“Through my reflection of my architecture studies, I found that the sleepless nights had mostly come from the bad habits of procrastination and wrong work ethics.”

clara lee

It was during the final year of her degree that Clara realised she ought to set her priorities right. She learnt how important eating healthy and sleeping is in rejuvenating her body. Even after she graduated, it took her a year to fully recover.

3. Finding Light At The End Of The Tunnel

Clara faced a huge challenge in handling bad critiques from her lecturers. It tore down her confidence and it would just keep replaying in her head, making it worse every time. Consequently, this caused Clara to blindly follow everything that her lecturers said without actually realising that it was a total mess.

A picture of Clara's design studio tutorial group under Mr Emmanuel.
Clara was under Mr Emmanuel (centre from the bottom) in the last design studio tutorial group. She could not have been more grateful for the friends she had made during her studies.
Picture credit to Clara Lee

“I think this experience changed me a lot, because my friends sensed that something was wrong. I did not realise it. They pulled me aside and spoke to me. Through the conversation, I began to realise something was not right too. One night, we were in the studio doing our assignments and I had my usual designer’s block and went out to ‘look for inspiration’. I went up the stairs, and went higher and higher, till I was at the highest floor. I am not proud to say this, but I looked over the railing and wondered if things would have been better if I had jumped. But my friends’ faces popped up in my head and that shook the suicidal thought away. So I went back down.”

clara lee
A photo of Clara and her friends at a restaurant celebrating her birthday.
Clara’s friends threw her a surprise birthday gathering when they noticed that she was feeling down. Till today, Clara (third from the left side) was very touched by their simple and kind gestures.
Picture credit to Clara Lee

4. Clara’s Inquisitiveness Expands Outside The Studio

Clara also tried to explore and learn new things through workshops and competitions. Clara was part of a team effort in the installation competition in NEON 2017 held in Universiti Teknologi Malaysia, Johor Bahru. The brief was to create a street furniture installation that would be displayed in Johor Bahru City Square. She and her team wanted something that was interactive and safe for people of all ages. So they decided to go with a swing. And they related it to a well-known Johor Bahru dance performance, Kuda Kepang. Other than that, she was also part of the annual Architectural Student Workshop for three consecutive years from 2015 to 2017. In 2018, Taylor’s University hosted the 30th Architecture Student Workshop, [RE:D]EFINE, which she was also part of.

A group photo of Clara's team for the NEON 2017 competition to build an installation piece for Johor Bahru City Centre.
Clara’s team for the NEON 2017 competition held in Johor Bahru. From the top left: Ong Kar Chun, Wong Chee Fon, Clara Lee and Lim Joe Onn. From the bottom left: Karen Kok, Ng Zien Loon and Chok Jia Jun.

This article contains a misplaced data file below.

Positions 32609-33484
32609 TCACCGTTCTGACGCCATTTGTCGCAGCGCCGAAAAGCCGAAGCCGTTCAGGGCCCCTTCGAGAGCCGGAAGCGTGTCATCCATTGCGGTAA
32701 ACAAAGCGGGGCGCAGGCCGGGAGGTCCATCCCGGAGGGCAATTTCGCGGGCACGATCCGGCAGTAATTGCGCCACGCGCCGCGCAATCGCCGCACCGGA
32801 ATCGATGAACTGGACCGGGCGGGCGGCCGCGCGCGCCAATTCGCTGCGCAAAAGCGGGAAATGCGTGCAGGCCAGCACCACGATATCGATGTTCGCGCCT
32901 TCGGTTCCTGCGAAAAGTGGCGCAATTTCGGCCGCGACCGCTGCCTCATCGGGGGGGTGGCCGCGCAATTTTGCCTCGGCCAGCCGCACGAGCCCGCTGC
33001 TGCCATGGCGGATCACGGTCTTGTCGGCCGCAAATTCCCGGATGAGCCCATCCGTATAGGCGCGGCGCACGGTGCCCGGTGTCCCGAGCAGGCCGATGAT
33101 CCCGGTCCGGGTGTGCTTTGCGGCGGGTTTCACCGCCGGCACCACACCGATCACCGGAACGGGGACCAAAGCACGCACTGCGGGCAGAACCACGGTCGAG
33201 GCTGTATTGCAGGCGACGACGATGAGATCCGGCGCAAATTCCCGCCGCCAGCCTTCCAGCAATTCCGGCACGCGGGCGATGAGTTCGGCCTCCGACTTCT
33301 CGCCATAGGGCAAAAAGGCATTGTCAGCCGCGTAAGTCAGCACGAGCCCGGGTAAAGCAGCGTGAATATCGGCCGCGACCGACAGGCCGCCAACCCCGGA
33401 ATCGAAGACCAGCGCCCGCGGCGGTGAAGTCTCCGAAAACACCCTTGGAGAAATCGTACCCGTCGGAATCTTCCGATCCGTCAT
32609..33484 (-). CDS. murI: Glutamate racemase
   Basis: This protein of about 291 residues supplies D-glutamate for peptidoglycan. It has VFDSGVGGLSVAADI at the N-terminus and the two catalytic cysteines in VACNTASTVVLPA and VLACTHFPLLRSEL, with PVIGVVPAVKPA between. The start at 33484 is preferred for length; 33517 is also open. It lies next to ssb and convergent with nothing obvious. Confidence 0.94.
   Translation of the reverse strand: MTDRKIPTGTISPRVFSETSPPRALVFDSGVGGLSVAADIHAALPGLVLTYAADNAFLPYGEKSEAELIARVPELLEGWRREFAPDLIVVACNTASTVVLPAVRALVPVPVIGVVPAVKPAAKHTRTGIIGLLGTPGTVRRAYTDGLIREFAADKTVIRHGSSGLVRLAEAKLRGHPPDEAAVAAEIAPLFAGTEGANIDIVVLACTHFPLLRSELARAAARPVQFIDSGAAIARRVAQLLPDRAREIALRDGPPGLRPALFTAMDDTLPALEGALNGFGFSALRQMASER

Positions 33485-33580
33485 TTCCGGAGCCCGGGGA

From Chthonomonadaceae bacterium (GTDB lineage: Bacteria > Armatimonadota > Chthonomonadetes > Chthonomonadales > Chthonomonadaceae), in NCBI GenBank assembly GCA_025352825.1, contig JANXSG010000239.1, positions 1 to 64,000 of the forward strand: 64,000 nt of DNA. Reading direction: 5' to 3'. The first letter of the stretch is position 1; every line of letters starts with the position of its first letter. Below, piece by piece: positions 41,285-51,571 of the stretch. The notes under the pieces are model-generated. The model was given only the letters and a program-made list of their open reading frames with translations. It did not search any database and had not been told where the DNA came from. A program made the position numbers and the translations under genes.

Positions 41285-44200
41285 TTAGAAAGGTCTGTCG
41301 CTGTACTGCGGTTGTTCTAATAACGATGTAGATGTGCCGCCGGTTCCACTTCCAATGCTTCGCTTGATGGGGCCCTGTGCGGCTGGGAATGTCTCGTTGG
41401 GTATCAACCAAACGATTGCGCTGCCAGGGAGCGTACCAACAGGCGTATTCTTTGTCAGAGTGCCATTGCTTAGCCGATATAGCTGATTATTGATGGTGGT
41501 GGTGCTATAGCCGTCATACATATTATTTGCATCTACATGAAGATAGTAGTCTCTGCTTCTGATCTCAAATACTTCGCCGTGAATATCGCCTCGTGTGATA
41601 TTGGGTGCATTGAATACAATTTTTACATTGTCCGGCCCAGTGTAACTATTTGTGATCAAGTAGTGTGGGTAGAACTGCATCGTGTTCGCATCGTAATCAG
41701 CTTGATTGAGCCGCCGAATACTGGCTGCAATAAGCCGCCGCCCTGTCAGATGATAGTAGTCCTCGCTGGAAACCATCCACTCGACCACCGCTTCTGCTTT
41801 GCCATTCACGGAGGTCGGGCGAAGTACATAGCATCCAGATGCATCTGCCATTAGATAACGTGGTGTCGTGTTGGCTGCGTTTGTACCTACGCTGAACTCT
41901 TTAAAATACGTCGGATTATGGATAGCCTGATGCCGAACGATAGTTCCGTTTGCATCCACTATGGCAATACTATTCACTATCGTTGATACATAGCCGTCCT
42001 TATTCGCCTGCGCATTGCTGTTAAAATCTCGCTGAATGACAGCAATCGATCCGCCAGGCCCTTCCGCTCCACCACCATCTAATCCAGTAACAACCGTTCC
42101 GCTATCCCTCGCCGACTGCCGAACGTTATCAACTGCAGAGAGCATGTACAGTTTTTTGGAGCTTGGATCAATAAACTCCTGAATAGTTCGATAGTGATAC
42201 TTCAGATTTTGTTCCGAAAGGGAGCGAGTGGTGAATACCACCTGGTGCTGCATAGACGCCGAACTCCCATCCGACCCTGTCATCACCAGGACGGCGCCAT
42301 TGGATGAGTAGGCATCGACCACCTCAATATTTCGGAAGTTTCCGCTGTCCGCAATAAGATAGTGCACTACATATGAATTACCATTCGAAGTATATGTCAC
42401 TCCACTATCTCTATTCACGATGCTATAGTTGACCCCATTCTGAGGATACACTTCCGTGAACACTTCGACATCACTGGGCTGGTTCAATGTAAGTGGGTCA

Picture credit to Lim Joe Onn

What Happened After Clara Graduated?

After graduating, Clara made the decision to return to Johor Bahru, back to her family. She wanted to take a few months break from architecture to recuperate. Then, COVID-19 hit and jobs in the construction industry were difficult to come by. But, after one and a half year of doing freelance jobs and projects at home, Clara started job hunting. Clara was able to secure a job as an assistant architect in a small firm. “I was elated that I got this job.” But only after a month of working, Clara was let go due to a slowdown in the economy resulting from the lockdown.

A picture of Clara and her office mates at SH MOK Architect.
Clara (second from the right) and her colleagues at SH Mok Architect.
Picture credit to Clara Lee

But after this experience, Clara still couldn’t leave architecture. She went on JobStreet and kept looking for any openings. Now, she is currently working at SH Mok Architect.

“To be honest, I love working life. I love the routine of working from 9am to 5:30pm. There are definitely times I wished I was still studying as I missed my friends. But university life taught me that there is a time for everything.”

clara lee

“There Is Time For Everything”

You can never have too much knowledge. Each new project is a window for inquiry into new technology, theories, and methods. So don’t be afraid to learn new things such as new software, new illustration styles and new skills. More importantly, have a group of friends that you can really trust. Because they will be the ones to pull you back up during the times you don’t expect you’re falling into depression.

A picture of the floating totem installation competition at Taylor's University for the 30th Architectural Student Workshop.
A competition held at the [RE:D]EFINE 30

th

Architecture Student Workshop
hosted by Taylor’s University in 2018. The brief was to create a floating totem installation on the water. The team from University Malaya cheered as their entry succeeded to float.
Picture credit to [RE:D]EFINE Taylor’s University

“Don’t spend your holidays stuck at an office interning. Spend your university days doing more than just your assignments. Participate in clubs and activities, and document all those moments because you will definitely be reminiscing about it when you grow older.”

clara lee

Stay tuned for the next part, where I will introduce to you a sweet girl named Zainab, who hails from the island of Mauritius, to share her archi-torture stories.

About Atiqah GHAZALI

Grew up overseas in a melting pot of global culture to expat parents, Atiqah is well read, and expresses herself best through writing, art and photography. Architect by qualification, but makes a living as an interior designer.

One Reply to “Clara: Confessions Of An Inquisitive Student (Part 7 Of 10)”

  1. Pingback: Zainab: An Architectural Adventure (Part 8 Of 10) - Espoletta